Embracing balance, I think, is a difficult task for most people. We’re bombarded by messages about living a healthy and balanced lifestyle. We need to eat well, sleep well, and exercise often. We need to find a work-life balance. However, for those of us with a mental illness, particularly bipolar disorder, finding balance can take a herculean effort.
The highs and lows of our illness naturally destabilize us. The highs are glorious, colourful, exciting, and adventurous while the lows are debilitating, painful, sad, and disastrous. We want the highs to go on forever and the lows to never show up. So asking us to embrace a balanced lifestyle is akin to asking us to forfeit the natural pull of our biology. Except, it’s something we, as bipolar sufferers, must learn to accept – even if it’s begrudgingly – if we ever intend on being well for an extended period of time.
I don’t know if it’s the bipolar disorder, my brain, personality, or a combination of the three but I need to learn things the hard way. I’m stubborn as hell and I hate having to recognize my own weakness. I know that I have a disease that makes me tip one way or the other, but when it comes time to confront my own limitations it suddenly becomes a tug of war between my ego and doing what’s healthy.
Last week was an excellent example of this. I had a busy week. Or, for the non-working me, what constitutes a busy week. I had two therapy groups to attend, a private therapy session, an interview to prepare for, taping the interview, and I was hosting dinner guests. On top of this was the usual pre-Christmas stress. You may say to yourself:
“Marisa, this isn’t busy. This is an average week for most people. And you don’t even have a 40-hour work-week in there.”
And I know this.
Therein lies my struggle.
It isn’t particularly busy. It isn’t particularly stressful. But it still sent bipolar me spinning almost catastrophically into a hypomanic phase. For most of the week my brain was working at warp speed. My body was filled with excess anxious energy. I tried to write lists to divide each day into a manageable to-do list, but this didn’t stop the racing thoughts that had me thinking that I had to be everywhere and do everything all at once. And it wasn’t until Wednesday, when I arrived in my bipolar group completely worked up, that I told myself that I had to change.
I had to change the way I was behaving or hypomania would be my end result.
Normally, I would keep pushing myself until I sent myself into a full-on tail spin. I would fight my ego and that voice in my head saying: “You’re not even that busy. Normal people can handle this therefore, you can handle this.”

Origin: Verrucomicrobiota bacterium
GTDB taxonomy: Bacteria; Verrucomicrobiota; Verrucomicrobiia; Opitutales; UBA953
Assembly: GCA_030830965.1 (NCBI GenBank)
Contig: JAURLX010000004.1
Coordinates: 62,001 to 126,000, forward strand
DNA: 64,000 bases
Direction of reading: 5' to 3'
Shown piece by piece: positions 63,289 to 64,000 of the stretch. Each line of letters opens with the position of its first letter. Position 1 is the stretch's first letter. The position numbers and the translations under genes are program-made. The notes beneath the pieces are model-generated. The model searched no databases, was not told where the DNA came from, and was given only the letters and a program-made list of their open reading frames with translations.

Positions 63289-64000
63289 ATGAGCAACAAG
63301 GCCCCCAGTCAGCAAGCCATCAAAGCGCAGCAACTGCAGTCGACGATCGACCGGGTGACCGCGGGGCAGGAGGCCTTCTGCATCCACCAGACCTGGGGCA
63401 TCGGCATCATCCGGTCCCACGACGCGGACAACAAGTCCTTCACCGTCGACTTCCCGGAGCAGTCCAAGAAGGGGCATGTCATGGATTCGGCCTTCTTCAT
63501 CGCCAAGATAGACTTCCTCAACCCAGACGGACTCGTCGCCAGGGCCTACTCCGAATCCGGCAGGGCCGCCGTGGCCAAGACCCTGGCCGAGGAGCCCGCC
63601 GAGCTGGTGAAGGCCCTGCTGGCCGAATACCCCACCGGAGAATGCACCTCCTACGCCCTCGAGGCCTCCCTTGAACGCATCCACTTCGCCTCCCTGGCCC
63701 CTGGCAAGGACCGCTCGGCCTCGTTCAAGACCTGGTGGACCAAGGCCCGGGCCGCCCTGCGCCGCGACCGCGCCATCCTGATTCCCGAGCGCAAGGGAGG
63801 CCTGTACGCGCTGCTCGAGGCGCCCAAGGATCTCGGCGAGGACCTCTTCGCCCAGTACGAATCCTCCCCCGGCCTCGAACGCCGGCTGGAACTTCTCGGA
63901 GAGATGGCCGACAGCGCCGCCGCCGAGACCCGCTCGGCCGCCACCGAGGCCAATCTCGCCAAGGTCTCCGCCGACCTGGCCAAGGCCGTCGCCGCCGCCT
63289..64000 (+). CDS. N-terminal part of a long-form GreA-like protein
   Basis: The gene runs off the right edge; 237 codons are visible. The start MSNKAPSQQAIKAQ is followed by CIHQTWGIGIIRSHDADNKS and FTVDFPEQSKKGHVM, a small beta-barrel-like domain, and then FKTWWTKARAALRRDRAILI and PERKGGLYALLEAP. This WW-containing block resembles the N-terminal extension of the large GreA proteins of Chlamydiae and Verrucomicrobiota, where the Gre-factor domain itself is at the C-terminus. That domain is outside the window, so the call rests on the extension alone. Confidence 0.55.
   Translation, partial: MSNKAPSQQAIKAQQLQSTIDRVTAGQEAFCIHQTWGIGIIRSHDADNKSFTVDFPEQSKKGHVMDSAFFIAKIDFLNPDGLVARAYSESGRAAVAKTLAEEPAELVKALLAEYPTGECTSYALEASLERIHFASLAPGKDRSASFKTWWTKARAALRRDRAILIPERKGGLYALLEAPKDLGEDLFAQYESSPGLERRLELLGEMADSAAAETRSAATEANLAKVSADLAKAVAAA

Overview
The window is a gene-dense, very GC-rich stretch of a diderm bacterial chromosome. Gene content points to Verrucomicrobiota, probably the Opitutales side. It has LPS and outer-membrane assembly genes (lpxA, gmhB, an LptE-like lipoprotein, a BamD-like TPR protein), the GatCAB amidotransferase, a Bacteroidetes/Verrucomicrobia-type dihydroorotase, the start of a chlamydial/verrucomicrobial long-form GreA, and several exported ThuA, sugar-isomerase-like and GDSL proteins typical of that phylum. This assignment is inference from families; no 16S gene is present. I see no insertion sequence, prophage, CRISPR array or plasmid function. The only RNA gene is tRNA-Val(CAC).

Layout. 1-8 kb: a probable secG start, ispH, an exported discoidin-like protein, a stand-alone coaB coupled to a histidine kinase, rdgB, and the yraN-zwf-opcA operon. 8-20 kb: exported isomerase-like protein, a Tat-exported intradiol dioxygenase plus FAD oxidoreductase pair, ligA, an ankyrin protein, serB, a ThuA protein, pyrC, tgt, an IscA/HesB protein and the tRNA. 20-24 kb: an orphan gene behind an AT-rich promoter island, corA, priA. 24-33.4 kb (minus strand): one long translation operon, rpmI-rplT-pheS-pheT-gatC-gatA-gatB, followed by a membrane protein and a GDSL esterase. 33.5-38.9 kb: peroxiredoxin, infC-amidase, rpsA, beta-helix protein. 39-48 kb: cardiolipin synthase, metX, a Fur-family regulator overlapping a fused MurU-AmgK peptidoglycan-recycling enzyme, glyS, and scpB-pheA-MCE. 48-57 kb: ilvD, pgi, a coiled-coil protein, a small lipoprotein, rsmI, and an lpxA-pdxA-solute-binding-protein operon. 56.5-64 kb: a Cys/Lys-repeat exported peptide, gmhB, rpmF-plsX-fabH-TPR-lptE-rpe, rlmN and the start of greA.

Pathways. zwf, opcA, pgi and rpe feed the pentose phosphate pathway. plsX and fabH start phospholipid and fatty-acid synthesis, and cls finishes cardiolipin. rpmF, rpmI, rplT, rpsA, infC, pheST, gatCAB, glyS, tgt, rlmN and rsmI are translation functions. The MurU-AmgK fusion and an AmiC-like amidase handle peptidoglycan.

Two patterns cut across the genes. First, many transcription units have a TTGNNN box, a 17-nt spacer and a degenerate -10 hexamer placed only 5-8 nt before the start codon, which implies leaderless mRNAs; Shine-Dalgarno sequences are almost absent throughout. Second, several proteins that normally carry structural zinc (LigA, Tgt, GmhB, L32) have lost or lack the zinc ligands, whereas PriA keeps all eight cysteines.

But I’m not normal. And I don’t necessarily mean that in a pejorative sense. I simply mean that I have this disease that makes me different than those without it. My ability to cope with stress is less than someone who doesn’t have bipolar disorder. End of story.
So, I could have let myself spiral into hypomania. I mean, it would have been easy. That week would been filled with anxiety, productivity, and racing thoughts. I might have even enjoyed a rush of exhilaration. But the reality is, I’m also enjoying feeling well. I’m enjoying re-entering into my life. If I let my hypomania come to visit, I would inevitably have to deal with hypomania’s annoying and messy roommate, depression, who always overstays his welcome.
Instead I fought every fibre of my being and decided that I would stop everything on Wednesday. I took an extra 50 mgs of Seroquel (my calm-the-fuck down pills), laid on the sofa, and watched TV. Now, this didn’t stop the voice in my head from telling me that I needed to keep moving, but forcing myself to stop for a few hours allowed me time to recalibrate. It allowed me to tape my interview on Thursday without my words tumbling out in an incomprehensible torrent. It allowed me to take perspective on which tasks actually needed to be accomplished, which I could put off, and which I needed help with. And just like that, my hypomania turned around and went home.
Catching myself early and recognizing what I needed (and actually doing it) was a great triumph. It made me realize how much control I can have over this seemingly uncontrollable illness. And suddenly balance doesn’t seem like such a bad word. Maybe balance can be a good thing.